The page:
Paper short abstract:
This paper sets out to explore an understanding of (sensual) perception and emotional experiences as shaped by "everyday life" experiences. The 'feeling of home' then depends on the possibility of experiencing the social and material world in a familiar way and/or of dealing with dissonance.
Paper long abstract:
If we ask how sensory perception creates experiences of "home", we need to take into consideration that perception itself evolves through processes of learning and habituation. Based on conclusions drawn from my master thesis, this paper focuses on two questions: How do experiences shape our perception and how does this effect whether we feel comfortable within space or not. Discussing psychological approaches on perception (i.e. cognitive schema and cognitive dissonance), a 'more' cultural understanding of sensory perception will be suggested, within which "everyday life" functions as a training of people's "personal dexterities without reflecting much on" (Ulf Hannerz), i.e. a trained (in)capacity to see, smell, taste, feel things in a certain way. To 'feel at home' then is an attempt to stick to the way one has learned to perceive ones everyday social and material world.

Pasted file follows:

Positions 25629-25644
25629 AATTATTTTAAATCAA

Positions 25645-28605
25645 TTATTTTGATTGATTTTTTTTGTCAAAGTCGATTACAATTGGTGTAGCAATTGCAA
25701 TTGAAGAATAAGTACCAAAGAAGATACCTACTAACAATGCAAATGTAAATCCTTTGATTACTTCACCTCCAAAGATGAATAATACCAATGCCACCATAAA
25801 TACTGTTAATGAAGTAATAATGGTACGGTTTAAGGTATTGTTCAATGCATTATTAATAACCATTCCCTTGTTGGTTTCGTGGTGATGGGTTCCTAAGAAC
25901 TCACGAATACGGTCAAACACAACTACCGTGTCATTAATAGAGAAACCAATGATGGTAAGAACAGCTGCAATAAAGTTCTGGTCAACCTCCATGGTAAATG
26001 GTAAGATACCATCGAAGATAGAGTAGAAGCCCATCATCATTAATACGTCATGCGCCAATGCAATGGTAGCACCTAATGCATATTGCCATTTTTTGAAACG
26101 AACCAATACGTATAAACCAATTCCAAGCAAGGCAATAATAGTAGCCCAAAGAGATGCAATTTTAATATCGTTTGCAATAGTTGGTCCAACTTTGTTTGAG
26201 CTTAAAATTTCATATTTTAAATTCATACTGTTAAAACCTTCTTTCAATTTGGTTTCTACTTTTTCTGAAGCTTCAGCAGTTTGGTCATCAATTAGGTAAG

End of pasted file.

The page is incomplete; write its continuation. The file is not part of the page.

The argument will be exemplified by fieldwork in Stuttgart (Germany). Through perception walks, the (sensory) perception of first, second and third generation migrants of different descent as well as of Germans was surveyed. It can be concluded that they conceptualize "home" and perceive their environment differently according to the way they experienced it as habitual: The Migrants' as well as the Germans' 'feeling of home' depends on their capability to deal with unfamiliar or irritating perceptions.
Home: landscape, imagination and practices of everyday life